"iPad covers, laptop bags, skins of iPhone - not just for casing electronics but to collect some energy as well and power those electronics," Dr Scholes said.
The Victorian Organic Solar Cell Consortium behind the project comprises scientists from the CSIRO and the Melbourne and Monash universities who have been working on printing solar cells since 2007.
The team quickly produced results, creating coin-sized solar cells and increasing them to A3 size.
Dr Scholes said the team used commercial printers that were modified to take solar ink.
"It's very cheap. The way in which it looks and works is quite different to conventional silicon rooftop solar," she said.
"It can be made to be semitransparent - we can use it for a tinted window scenario."
Dr Scholes said any plastic surface could be substituted for solar panels. That made it perfect for powering up a skyscraper, she said.
"We print them onto plastic in more or less the same way we print our plastic banknotes," she said.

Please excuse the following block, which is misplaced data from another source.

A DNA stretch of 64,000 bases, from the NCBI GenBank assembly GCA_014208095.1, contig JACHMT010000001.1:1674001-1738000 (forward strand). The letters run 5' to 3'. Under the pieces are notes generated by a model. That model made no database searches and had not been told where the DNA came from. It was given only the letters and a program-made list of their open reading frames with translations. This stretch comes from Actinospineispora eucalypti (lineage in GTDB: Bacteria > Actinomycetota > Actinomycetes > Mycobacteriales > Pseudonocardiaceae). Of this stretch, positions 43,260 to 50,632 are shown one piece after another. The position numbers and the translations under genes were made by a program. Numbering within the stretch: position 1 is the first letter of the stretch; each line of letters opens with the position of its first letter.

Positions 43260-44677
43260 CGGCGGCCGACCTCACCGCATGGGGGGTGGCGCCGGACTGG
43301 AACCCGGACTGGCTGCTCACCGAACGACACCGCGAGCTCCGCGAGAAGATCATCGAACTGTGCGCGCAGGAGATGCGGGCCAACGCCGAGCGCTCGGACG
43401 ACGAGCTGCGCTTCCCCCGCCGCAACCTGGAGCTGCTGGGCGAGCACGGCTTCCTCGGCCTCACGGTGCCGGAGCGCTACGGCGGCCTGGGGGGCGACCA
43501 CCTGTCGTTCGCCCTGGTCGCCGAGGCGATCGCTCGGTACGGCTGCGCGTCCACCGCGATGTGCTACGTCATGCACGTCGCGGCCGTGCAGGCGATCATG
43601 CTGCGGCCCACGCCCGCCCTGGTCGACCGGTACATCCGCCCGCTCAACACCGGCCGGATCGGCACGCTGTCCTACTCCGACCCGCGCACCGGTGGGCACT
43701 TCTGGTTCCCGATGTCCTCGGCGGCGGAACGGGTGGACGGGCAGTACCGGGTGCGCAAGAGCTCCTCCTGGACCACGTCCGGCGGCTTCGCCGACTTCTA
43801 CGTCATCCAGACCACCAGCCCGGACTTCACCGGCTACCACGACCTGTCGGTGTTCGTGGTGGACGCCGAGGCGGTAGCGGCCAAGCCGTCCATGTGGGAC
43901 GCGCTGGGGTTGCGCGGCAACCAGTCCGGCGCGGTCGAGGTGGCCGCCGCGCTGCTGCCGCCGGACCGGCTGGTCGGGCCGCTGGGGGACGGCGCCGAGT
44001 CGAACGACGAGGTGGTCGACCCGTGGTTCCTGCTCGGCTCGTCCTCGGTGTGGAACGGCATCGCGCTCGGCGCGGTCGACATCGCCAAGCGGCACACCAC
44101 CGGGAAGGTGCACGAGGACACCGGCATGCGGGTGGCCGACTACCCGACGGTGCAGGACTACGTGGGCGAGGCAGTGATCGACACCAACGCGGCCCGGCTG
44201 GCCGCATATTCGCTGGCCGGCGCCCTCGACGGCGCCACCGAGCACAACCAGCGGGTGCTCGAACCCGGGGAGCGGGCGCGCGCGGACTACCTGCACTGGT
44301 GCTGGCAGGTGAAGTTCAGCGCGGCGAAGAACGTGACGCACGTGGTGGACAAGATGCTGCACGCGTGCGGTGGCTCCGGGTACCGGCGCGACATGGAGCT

"Connecting our solar panels is as simple as connecting a battery."
The team is now working on a solar spray coating.
Several companies have expressed interest to take it to the next level of commercialisation.
"We would like to improve the efficiency of solar panels - we need to develop solar inks to generate more energy from sunlight," Dr Scholes said.
"We are confident we can push the technology further in the years to come," she said.
abc.net.au 10 Sep 2014
As a side note Australian scientists at CSIRO also developed the now widely used WiFi technology, where the Australian government sues companies for royalties using the technology.